A week before her wedding Regina Batten went to the doctor to get some antibiotics to clear up her flu. Within 24-hours the bride-to-be was in Royal Prince Alfred Hospital, diagnosed with acute myeloid leukaemia.
On August 25 the 30-year-old went to see the doctor, that afternoon she was admitted to hospital and given four units of red blood cells. The following day she was airlifted to RPA and just five days after seeing her doctor she began chemotherapy.
Ms Batten’s brother Damien Batten said the news completely knocked the wind out of his sails. The siblings had always been close, Mr Batten said. He’s already found out that he’s a bone marrow match if he ever needs to donate.
“You don’t realise the impact it has on you until it hits close to home,” he said.
The wedding has been put on hold and the funds have gone to help cover the medical costs. Not knowing the length of her recovery, Ms Batten also resigned from her job. Her partner, Sam Cameron, has taken leave and her three kids – two-year-old twins and an 11-year-old daughter – are being looked after by family.
“She has her up and downs. I spoke to her [Monday] night and she seemed really happy within herself and was staying positive but there’s been days I’ve spoken to her where she’s been at rock bottom and doom and gloom. But that’s all part of the treatment and part of the disease,” Mr Batten said.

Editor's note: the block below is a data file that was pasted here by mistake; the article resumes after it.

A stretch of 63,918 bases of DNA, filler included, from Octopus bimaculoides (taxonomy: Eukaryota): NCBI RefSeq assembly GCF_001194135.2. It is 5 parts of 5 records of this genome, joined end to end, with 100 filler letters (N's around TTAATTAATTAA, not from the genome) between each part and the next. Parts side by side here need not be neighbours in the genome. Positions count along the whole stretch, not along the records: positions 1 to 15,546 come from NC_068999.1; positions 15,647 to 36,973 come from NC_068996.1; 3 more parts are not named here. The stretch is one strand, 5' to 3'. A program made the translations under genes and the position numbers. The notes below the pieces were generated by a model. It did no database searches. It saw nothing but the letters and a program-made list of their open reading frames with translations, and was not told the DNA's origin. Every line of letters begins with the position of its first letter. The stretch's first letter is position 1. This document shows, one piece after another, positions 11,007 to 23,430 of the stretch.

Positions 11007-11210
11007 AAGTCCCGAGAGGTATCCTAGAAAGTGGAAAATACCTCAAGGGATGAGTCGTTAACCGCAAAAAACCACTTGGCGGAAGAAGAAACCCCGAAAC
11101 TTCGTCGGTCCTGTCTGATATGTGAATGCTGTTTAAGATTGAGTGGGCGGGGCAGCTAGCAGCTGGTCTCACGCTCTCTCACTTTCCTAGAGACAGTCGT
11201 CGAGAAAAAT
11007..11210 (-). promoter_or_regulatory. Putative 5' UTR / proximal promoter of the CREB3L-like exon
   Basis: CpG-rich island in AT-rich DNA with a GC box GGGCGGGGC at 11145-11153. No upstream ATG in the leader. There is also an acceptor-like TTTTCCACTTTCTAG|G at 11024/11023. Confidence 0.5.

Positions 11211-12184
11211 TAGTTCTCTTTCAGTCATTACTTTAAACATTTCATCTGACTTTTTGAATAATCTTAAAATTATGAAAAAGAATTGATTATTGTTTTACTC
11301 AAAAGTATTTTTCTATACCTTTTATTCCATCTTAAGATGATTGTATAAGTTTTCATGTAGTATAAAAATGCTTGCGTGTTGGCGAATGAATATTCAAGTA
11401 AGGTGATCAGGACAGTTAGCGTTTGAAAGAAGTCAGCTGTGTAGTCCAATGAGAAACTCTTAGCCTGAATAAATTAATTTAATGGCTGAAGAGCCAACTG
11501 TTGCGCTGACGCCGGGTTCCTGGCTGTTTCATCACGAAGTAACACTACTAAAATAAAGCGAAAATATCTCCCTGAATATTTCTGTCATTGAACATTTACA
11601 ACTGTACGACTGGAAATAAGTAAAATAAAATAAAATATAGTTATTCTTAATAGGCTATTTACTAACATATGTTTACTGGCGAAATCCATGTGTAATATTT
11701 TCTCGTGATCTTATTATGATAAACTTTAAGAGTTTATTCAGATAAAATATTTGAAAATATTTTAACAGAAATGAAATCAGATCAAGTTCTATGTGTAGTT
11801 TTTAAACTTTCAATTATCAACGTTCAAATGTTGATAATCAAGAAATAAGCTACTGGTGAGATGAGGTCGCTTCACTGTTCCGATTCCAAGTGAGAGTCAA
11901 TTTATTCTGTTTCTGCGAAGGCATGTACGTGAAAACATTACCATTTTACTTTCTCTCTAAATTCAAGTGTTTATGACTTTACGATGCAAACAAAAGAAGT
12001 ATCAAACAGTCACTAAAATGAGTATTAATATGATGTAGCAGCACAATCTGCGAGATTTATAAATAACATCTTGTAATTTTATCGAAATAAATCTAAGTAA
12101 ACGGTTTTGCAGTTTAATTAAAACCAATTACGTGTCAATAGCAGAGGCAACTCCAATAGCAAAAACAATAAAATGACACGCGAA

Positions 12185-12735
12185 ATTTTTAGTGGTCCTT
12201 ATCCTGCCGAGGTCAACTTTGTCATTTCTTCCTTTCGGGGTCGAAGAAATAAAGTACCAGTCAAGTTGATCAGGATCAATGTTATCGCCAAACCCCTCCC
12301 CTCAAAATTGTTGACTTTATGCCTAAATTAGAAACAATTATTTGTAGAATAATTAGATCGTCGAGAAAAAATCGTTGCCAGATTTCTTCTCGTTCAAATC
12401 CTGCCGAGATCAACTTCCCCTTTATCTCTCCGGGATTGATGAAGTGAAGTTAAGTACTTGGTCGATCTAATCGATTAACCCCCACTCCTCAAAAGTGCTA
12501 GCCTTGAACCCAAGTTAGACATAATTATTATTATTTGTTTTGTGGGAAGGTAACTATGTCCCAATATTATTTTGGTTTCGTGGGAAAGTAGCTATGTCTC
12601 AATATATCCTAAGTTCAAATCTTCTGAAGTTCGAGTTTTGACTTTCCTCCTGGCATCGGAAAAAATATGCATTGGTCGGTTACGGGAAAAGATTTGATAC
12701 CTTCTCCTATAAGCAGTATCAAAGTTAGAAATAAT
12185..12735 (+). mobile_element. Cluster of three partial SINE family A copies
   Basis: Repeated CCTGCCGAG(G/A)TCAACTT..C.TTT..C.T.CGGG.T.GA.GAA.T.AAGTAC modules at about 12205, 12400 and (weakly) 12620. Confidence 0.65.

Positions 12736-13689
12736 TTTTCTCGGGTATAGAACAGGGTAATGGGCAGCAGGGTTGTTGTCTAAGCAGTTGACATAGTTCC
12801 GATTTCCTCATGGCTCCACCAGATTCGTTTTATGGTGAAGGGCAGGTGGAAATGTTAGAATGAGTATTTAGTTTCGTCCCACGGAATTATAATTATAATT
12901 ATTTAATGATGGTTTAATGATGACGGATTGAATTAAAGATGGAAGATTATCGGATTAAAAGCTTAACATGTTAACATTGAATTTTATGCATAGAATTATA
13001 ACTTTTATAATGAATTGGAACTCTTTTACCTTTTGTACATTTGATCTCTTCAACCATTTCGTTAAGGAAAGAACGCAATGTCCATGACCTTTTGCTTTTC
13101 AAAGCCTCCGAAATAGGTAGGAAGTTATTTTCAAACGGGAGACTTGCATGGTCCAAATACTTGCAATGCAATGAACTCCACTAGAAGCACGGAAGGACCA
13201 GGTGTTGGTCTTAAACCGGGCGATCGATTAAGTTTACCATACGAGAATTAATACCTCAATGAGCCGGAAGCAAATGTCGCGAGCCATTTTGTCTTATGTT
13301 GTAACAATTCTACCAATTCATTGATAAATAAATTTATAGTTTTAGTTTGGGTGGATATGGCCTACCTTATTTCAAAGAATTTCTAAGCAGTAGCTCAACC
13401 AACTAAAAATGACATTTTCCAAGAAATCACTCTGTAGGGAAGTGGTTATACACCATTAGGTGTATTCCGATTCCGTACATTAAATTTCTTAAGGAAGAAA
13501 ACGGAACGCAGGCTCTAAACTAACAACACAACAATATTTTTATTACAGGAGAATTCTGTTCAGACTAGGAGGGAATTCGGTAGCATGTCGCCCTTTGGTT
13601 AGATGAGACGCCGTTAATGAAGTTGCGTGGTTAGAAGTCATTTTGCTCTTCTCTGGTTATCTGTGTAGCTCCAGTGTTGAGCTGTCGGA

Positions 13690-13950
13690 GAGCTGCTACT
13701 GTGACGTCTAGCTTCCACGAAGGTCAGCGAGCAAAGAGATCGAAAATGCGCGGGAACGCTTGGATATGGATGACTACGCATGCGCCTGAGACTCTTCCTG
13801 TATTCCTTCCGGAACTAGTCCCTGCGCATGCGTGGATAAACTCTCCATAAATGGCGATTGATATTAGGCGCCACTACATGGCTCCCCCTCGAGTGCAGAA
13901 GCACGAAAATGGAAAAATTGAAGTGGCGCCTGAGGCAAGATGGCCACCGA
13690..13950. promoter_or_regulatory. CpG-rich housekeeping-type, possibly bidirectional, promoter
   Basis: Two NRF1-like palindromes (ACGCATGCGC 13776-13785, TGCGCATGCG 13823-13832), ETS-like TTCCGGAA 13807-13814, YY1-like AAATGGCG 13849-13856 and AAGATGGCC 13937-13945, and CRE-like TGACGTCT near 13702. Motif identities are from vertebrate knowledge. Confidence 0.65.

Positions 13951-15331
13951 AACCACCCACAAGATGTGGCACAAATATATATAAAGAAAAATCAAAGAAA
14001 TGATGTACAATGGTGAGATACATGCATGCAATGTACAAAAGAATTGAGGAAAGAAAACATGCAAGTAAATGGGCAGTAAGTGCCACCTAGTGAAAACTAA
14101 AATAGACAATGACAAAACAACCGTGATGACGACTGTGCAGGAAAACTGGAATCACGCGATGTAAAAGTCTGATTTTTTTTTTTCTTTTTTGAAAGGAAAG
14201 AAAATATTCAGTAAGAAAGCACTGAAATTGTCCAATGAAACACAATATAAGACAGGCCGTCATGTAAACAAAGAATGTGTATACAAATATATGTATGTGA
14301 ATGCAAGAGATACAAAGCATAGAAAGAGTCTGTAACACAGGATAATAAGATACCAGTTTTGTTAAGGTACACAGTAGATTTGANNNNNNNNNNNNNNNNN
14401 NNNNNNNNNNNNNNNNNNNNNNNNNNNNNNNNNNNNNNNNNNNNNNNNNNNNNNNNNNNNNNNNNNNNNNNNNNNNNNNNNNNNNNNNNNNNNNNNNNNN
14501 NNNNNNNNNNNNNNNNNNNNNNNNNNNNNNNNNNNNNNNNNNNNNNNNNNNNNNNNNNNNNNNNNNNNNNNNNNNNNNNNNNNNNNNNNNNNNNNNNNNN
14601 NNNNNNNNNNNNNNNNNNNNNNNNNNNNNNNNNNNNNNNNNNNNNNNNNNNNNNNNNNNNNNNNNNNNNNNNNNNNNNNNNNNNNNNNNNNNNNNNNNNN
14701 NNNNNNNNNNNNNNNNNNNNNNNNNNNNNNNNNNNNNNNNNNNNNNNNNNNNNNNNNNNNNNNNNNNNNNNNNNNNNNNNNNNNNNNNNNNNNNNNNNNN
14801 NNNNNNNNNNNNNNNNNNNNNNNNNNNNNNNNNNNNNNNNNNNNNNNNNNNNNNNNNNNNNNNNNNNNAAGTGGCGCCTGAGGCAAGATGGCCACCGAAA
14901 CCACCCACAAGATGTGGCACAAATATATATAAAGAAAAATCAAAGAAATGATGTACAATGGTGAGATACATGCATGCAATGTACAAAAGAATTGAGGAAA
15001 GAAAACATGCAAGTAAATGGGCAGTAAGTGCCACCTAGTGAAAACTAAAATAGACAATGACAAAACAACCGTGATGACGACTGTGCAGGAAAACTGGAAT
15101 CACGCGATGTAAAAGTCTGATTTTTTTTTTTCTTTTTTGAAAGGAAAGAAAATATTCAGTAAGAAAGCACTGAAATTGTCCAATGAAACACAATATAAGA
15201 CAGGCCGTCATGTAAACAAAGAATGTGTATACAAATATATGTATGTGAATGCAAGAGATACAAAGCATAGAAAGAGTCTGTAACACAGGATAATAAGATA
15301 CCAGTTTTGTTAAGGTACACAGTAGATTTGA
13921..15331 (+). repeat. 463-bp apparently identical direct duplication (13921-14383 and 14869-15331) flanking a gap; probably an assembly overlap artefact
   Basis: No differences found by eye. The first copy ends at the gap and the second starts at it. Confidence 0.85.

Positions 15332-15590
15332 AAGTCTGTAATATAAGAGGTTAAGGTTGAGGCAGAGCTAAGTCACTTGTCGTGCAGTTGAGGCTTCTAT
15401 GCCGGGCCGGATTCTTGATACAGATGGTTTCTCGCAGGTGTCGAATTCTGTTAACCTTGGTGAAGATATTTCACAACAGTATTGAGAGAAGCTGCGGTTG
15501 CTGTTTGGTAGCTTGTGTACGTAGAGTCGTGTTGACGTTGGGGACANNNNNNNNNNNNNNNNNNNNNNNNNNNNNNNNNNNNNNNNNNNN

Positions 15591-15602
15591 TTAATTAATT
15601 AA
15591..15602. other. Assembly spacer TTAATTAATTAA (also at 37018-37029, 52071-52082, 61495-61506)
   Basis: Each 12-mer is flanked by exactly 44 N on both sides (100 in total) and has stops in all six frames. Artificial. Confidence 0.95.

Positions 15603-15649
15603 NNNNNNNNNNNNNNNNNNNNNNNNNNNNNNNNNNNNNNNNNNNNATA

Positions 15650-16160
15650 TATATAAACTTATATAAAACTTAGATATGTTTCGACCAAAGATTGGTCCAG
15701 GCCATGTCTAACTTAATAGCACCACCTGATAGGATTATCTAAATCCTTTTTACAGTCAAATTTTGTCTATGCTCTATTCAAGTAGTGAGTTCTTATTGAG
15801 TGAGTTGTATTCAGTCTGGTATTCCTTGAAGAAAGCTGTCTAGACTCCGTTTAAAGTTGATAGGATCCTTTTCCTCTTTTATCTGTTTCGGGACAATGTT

“She’s been given a 75 per cent chance of beating it with an 80 to 90 per cent chance of it not recurring.”
Having finished the first round of chemotherapy, Mr Batten said his sister was currently under observation and fighting a bacterial infection. It was yet to be decided if she would continue chemotherapy or they would undergo a transfusion, Mr Batten said.
To help out Mr Batten has started a GoFundMe page and is organising an auction. It’ll be held Friday, October 20 at the Garden Hotel. Local businesses had been incredibly generous, Mr Batten said, such as Robinson’s Motorcycles who had donated a brand new motorbike.
“It’s amazing the support you get from the Dubbo community and people who you don’t even know are donating,” he said.
“Once Regina has been given the all clear and she’s able to proceed on in a normal life, it may be 18 months or two years down the track, but any money leftover from this charity appeal I want to donate it to the Leukaemia Foundation. That’s something I’ve said all along,” he said.
Mr Batten said he was grateful to everyone who had offered support.